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One Line Batch Rename Files Using CSV Input File and awk



The Bash command environment, which is the namesake of this blog, is very flexible in that it allows you to manipulate the filesystem in many ways. Awk and sed are very powerful tools that allow you to do this rename with a simple one line command. This post will walk you through doing this with a Comma Separated Value (CSV) file and also using a simple regular expression to rename many files.

The goal is  to rename a whole folder, hundreds of files, to a proper format for viewing in Boxee. The old listing, for example using ls -1, was:

Seinfeld-(The Wig Master)-2003-09-26-0(1).avi
Seinfeld-(The Wink)-2004-01-03-0.avi
Seinfeld-(The Wizard)-2004-02-26-0.avi
Seinfeld-(The Yada Yada)-2003-06-04-0.avi
Seinfeld-(The Pen)-2004-06-22-0.avi

I created a CSV file, and from the powers of the Amazon Mechanical Turk services, generated an entire list of the correct filenames, in the format:

Seinfeld.7x19.The.Wig.Master.avi
Seinfeld.7x04.The.Wink.avi
Seinfeld.9x15.The.Wizard.avi
Seinfeld.8x19.The.Yada.Yada.avi
Seinfeld.3x03.The.Pen.avi

Now I just needed a way to actually do the rename.

The final CSV file I generated is in the format:

Seinfeld-(The Wig Master)-2003-09-26-0(1).avi,Seinfeld.7x19.The.Wig.Master.avi
Seinfeld-(The Wink)-2004-01-03-0.avi,Seinfeld.7x04.The.Wink.avi
Seinfeld-(The Wizard)-2004-02-26-0.avi,Seinfeld.9x15.The.Wizard.avi
Seinfeld-(The Yada Yada)-2003-06-04-0.avi,Seinfeld.8x19.The.Yada.Yada.avi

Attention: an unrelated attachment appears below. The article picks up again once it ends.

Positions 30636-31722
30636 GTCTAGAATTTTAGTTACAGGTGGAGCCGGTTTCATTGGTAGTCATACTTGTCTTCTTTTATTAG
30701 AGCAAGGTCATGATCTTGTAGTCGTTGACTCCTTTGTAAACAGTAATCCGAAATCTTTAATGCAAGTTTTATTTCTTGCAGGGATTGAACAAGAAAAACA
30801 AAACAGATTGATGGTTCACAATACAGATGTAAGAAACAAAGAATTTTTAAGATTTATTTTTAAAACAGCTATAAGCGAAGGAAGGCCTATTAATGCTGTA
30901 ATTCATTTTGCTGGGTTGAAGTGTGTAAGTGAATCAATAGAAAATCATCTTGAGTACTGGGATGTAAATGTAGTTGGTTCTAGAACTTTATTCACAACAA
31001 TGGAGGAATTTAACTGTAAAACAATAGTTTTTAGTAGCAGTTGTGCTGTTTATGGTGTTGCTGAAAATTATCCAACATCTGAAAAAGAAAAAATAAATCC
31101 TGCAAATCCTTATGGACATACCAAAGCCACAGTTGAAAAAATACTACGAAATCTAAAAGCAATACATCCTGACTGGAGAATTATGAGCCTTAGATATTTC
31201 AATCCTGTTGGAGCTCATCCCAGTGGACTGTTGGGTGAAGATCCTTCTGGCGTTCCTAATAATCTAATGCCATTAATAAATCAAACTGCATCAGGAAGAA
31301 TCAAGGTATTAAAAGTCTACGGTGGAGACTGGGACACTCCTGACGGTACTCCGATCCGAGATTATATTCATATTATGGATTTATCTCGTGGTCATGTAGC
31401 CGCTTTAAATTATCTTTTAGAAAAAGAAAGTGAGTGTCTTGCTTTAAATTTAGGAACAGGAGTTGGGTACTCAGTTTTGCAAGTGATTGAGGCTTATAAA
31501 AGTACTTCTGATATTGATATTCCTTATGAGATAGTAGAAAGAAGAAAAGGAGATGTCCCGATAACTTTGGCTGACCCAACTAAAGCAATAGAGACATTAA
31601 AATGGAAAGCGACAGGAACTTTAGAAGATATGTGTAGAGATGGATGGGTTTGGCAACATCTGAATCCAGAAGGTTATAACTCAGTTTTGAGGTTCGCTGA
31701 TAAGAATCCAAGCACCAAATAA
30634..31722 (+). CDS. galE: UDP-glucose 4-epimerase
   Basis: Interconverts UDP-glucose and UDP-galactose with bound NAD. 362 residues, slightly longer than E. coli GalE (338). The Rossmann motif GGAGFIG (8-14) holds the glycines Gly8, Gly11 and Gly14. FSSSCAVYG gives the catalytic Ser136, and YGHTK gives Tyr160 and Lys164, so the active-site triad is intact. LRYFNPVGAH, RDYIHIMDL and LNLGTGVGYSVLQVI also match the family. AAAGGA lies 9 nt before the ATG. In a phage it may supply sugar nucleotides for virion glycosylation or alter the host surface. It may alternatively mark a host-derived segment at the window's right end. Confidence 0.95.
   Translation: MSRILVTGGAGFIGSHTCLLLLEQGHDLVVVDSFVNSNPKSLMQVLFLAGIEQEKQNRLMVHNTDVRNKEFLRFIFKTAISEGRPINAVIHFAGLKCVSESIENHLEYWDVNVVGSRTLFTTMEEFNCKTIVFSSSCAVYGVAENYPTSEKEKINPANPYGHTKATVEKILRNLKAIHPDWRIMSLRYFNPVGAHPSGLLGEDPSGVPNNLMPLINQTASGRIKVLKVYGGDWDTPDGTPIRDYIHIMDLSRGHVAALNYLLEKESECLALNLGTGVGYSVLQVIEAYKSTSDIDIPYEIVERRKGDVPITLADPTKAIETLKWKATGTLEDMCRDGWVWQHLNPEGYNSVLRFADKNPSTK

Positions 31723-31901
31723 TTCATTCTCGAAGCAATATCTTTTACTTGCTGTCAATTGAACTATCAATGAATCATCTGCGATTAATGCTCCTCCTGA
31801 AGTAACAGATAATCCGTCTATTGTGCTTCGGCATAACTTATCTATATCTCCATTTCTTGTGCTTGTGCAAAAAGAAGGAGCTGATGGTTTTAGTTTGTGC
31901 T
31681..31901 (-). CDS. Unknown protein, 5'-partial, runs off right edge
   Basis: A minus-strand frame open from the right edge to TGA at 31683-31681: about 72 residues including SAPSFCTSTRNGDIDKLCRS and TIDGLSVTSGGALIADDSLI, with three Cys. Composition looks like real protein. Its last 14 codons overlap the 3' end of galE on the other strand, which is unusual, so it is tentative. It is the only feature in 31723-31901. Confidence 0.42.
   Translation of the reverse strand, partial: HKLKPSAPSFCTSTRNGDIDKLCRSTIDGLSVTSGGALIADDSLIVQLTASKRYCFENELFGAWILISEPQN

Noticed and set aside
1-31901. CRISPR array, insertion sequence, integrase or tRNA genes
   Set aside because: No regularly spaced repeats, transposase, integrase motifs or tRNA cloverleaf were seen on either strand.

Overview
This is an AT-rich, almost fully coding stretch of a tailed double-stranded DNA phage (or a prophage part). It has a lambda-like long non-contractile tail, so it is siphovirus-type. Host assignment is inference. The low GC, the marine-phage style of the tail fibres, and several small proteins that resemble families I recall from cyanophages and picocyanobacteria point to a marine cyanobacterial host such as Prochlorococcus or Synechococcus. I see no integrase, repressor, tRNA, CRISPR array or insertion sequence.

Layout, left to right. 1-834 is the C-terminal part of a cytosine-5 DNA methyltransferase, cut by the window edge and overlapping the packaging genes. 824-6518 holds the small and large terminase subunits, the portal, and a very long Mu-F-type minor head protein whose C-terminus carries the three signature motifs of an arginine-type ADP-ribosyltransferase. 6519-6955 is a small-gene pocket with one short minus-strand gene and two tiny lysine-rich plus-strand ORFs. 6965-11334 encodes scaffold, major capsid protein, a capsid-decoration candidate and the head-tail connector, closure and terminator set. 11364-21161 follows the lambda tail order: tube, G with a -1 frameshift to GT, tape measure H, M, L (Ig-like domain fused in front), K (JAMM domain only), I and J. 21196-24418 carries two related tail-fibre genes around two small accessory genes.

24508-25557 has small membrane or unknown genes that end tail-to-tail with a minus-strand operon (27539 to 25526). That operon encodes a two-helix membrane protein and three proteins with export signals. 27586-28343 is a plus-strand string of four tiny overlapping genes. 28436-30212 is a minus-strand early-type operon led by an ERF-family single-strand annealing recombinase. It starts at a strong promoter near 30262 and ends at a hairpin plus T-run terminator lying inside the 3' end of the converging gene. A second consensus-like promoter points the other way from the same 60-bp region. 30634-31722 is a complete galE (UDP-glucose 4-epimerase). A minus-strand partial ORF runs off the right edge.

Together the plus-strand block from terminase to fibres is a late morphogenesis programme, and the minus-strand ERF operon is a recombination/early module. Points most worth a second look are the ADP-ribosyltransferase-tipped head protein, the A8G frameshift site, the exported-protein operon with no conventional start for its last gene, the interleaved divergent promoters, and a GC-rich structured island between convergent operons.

Seinfeld-(The Pen)-2004-06-22-0.avi,Seinfeld.3x03.The.Pen.avi

Note that in my format, there could be no commas in the file names; but you can use any other delimiter such as = or ;, it would work equally as well with a character change in the script.

Using awk, you can get a correct command line output from this file:

awk -F',' '{print("mv \"" $1 "\" \"" $2 "\"")}' input.txt

Results in a preview of your commands, like so:

mv "Seinfeld-(The Wig Master)-2003-09-26-0(1).avi" "Seinfeld.7x19.The.Wig.Master.avi"
mv "Seinfeld-(The Wink)-2004-01-03-0.avi" "Seinfeld.7x04.The.Wink.avi"
mv "Seinfeld-(The Wizard)-2004-02-26-0.avi" "Seinfeld.9x15.The.Wizard.avi"
mv "Seinfeld-(The Yada Yada)-2003-06-04-0.avi" "Seinfeld.8x19.The.Yada.Yada.avi"
mv "Seinfeld-(The Pen)-2004-06-22-0.avi" "Seinfeld.3x03.The.Pen.avi"

Note that we put the file names in quotes because they contain spaces, and linux won’t recognize the filenames if you don’t include that. The -F command in awk is where you specify your delimiter, so feel free to use another character. Once you have ‘proofed’ the script to make sure it is doing what you expect it to, you execute it by adding |/bin/sh to the end, to pipe it directly to bash.

awk -F',' '{print("mv \"" $1 "\" \"" $2 "\"")}' input.txt | /bin/sh

This won’t result in any output, but you will see that it changed the names of your files, just as if you would have typed in the commands (proofed above) yourself.

If you don’t want to go through the bother of generating a CSV file, but you still want to use bash to rename files using awk, you can use a similar command which I found over at Snipplr.

ls foo*.jpg | awk '{print("mv "$1" "$1)}' | sed 's/foo/bar/2'

As with the other one, this will output the command to move the file but instead uses sed to do a search/replace of the string in the filename. Append |/bin/sh to execute the commands on your system.


Originally posted 20100213 and last touched 20100213
Dave Drager+ is the Chief Technology Officer at XDA-Developers, where he keeps the server farm running efficiently for millions of visitors per day. He has written previously for the technology blogs Lifehacker and MakeUseOf.